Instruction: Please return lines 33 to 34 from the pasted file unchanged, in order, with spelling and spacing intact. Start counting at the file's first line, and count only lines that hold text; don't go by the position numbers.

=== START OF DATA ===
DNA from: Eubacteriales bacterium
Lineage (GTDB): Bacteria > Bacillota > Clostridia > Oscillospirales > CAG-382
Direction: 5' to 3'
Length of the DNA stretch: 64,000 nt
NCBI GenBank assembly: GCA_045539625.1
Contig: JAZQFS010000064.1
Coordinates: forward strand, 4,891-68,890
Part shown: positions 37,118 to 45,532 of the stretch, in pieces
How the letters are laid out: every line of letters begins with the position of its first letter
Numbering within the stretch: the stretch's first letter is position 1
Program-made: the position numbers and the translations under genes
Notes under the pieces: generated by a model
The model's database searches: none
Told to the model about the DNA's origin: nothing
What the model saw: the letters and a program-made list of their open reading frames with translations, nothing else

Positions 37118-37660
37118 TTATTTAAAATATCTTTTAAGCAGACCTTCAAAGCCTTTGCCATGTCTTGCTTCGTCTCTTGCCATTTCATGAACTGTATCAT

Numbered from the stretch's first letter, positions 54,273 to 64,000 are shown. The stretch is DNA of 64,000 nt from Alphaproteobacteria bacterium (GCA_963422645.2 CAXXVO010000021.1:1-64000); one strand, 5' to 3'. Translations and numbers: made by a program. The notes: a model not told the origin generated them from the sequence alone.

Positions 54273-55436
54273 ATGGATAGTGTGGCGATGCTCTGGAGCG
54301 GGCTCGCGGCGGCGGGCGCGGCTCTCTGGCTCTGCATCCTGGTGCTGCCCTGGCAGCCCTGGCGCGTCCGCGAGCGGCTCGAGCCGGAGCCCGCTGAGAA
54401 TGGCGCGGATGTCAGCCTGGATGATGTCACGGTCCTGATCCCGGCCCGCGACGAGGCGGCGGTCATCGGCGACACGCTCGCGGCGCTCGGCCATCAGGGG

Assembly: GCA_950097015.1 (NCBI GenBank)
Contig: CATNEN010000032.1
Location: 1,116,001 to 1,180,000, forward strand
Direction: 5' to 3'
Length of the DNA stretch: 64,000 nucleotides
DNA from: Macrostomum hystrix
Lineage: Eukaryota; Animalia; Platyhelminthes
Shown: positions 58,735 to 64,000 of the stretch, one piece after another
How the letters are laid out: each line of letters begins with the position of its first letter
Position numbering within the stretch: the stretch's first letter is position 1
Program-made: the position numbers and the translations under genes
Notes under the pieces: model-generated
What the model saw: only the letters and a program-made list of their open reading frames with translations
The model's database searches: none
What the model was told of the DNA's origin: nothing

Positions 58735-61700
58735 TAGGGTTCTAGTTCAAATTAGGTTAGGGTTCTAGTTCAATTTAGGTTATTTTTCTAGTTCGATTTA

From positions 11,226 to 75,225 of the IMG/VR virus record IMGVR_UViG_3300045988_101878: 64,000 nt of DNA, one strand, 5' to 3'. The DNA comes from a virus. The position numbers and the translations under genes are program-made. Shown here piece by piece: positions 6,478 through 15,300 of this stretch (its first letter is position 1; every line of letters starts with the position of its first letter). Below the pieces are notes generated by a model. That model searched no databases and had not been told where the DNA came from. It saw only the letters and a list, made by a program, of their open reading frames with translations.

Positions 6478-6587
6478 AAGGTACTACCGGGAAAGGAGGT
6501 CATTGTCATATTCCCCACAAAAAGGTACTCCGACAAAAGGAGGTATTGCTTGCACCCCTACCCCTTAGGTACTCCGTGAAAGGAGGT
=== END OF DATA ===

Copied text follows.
Program-made: the position numbers and the translations under genes
Notes under the pieces: model-generated